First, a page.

Results from our new digital lending product Flex Loan also continue to be positive following its launch in January, as loan originations more than tripled from the first to the second quarter while maintaining a strong credit profile. And we will continue to roll out new features and products in the second half of the year. So again, while many of these initiatives are still new, we feel good about our progress.

Turning now to the results of the individual businesses. Retail Banking revenues of $1.4 billion were roughly flat year-over-year. Excluding mortgage, retail banking revenues grew 1% as the benefit of stronger deposit volumes was partially offset by lower deposit spreads in commercial banking.

Average deposit growth accelerated to 2% year-over-year, and looking at deposits and assets under management in aggregate, we grew customer balances by 4%. Mortgage revenues were largely stable again this quarter on a sequential basis, but declined year over year, mostly reflecting higher funding costs.

Turning to branded cards, revenues of $2.2 billion grew 7% year-over-year. Client engagement remained strong with purchase sales up 8%. And we continue to generate growth in interest earning balances this quarter, up about 10%. This growth in interest earning balances drove a year-over-year improvement in our net interest revenue as a percentage of loans or NIR percent to 896 points this quarter.

Looking forward, we would expect to remain broadly around this level of spreads, as we look to maintain our current mix of interest earning to non-interest earning balances. Average loan growth improved to 2% this quarter as we saw a smaller drag from promotional balances in the prior year, and we expect loan growth to continue to improve as we go into the back half of the year.

Finally, Retail Services revenues of $1.6 billion grew 1% driven by loan growth, partially offset by higher contractual partner payments. Total expenses for North America Consumer were up 2% year-over-year as higher volume related expenses and investments were largely offset by efficiency savings.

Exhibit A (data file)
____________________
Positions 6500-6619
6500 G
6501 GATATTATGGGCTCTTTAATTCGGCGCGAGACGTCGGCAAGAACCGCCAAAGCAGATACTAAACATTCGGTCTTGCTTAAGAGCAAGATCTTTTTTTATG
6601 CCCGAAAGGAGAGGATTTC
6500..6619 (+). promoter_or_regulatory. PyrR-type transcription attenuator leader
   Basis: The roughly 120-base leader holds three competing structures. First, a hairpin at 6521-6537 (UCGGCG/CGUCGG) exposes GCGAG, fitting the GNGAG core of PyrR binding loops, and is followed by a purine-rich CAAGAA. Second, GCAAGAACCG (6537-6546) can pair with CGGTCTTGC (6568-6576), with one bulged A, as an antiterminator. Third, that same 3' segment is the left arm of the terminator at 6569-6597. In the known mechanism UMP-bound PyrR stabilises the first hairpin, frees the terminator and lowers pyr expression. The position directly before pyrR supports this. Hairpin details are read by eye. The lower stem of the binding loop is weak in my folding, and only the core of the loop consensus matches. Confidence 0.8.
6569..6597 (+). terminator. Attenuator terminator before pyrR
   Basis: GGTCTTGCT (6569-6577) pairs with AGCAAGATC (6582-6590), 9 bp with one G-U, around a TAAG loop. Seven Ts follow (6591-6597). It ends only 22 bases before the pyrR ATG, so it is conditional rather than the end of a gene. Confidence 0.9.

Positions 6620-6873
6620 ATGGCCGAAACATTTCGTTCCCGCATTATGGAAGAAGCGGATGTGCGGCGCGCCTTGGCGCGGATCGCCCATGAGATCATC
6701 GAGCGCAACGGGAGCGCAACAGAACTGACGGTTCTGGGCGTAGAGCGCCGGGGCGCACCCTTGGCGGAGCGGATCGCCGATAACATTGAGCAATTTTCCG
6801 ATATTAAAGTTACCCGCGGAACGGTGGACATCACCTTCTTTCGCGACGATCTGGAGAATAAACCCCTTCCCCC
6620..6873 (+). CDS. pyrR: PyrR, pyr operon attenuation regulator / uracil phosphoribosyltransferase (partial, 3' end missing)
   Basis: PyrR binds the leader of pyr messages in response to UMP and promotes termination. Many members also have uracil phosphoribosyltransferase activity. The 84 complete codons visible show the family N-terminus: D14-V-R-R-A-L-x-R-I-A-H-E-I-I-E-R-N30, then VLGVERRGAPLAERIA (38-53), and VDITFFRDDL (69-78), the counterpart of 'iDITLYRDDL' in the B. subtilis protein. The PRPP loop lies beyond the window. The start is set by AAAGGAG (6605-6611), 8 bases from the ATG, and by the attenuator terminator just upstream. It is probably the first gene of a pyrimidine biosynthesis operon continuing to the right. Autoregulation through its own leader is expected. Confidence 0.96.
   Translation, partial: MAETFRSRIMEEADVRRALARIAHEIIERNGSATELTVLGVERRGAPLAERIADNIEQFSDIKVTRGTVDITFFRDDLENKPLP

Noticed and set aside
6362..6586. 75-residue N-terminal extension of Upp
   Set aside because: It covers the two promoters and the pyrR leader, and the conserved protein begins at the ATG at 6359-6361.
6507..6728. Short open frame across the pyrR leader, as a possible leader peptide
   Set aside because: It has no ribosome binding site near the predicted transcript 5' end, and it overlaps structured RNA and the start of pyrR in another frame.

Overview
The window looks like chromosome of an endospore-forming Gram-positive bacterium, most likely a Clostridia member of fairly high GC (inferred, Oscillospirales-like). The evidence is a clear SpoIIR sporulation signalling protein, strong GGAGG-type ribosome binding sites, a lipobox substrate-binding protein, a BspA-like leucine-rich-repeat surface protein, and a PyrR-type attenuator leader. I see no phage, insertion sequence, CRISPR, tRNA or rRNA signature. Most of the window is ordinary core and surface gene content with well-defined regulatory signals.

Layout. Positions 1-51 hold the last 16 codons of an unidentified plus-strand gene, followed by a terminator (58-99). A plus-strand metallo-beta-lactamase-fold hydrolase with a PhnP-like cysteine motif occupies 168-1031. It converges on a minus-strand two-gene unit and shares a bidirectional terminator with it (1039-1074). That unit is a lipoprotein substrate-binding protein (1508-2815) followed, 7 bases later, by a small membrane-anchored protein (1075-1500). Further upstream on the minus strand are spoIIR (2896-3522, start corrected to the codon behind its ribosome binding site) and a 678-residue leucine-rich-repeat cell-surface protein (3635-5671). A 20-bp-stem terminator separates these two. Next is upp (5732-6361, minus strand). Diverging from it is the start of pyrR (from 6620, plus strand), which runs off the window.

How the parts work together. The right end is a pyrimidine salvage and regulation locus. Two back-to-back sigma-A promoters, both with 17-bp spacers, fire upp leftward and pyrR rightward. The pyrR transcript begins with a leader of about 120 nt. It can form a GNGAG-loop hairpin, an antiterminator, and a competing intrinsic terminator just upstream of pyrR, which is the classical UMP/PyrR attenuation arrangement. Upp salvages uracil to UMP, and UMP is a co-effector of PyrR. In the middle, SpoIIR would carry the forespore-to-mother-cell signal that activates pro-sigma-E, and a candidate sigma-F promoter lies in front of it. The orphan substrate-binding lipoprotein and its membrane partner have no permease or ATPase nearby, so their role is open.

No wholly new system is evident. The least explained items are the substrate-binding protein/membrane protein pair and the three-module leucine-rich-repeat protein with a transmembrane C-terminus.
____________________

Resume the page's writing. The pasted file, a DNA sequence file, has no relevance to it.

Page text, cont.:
Turning to Credit, net credit losses grew by 12% year-over-year, reflecting loan growth and seasoning in both cards portfolios. Card NCL rates were essentially flat quarter-over-quarter, and consistent with the pattern seen in prior years, we expect card NCL rates in the second half of the year to be lower than the first half of the year. Our performance year-to-date is in line with our full NCL rate outlook for both branded cards and retail services at 300 basis points to 325 basis points and 500 basis points to 525 basis points respectively.

On Slide 6, we show results for International Consumer Banking in constant dollars. Second quarter revenues of $3.3 billion grew 4%. In Latin America, total consumer revenues grew 3%, or 5% on an underlying basis, excluding the impact of the sale of our Asset Management business last year. Loan and deposit growth was muted in Mexico again this quarter, reflecting the current environment, where we are seeing a deceleration in GDP growth and a slowdown in overall industry volumes. But importantly, we are managing expenses carefully and maintaining credit discipline in order to preserve profitability and returns, as seen again this quarter in our strong EBIT growth year-over-year.

Turning to Asia, consumer revenues grew 5% year-over-year in the second quarter or 3% excluding a one-time gain, mostly driven by higher deposit revenues as well as a recovery in investment revenues. We continue to see strong growth in our underlying Wealth Management drivers in Asia with 10% growth in Citigold clients and 7% growth in net new money versus last year.

In total, operating expenses were down 1% in the second quarter as efficiency savings more than offset investment spending and volume-driven growth and cost of credit was down 3%, reflecting a smaller LRR build relative to the prior year.

Slide 7 shows our global consumer credit trends in more detail. Credit continue to be favorable again this quarter with NCL and delinquency rates broadly stable across the regions.

Turning now to the Institutional Clients Group on Slide 8, revenues of $9.7 billion were roughly flat in the second quarter and down 3% excluding the Tradeweb gain, as continued momentum in the accrual businesses was more than offset by lower market-sensitive revenues and the negative impact from mark-to-market losses on loan hedges, as credit spreads further tightened in the quarter. Total banking revenues of $5.1 billion were down 1%. Treasury & Trade Solutions revenues of $2.4 billion were up 4% as reported and 7% in constant dollars with growth in deposits, transaction volumes and trade spreads, reflecting continued strong client engagement.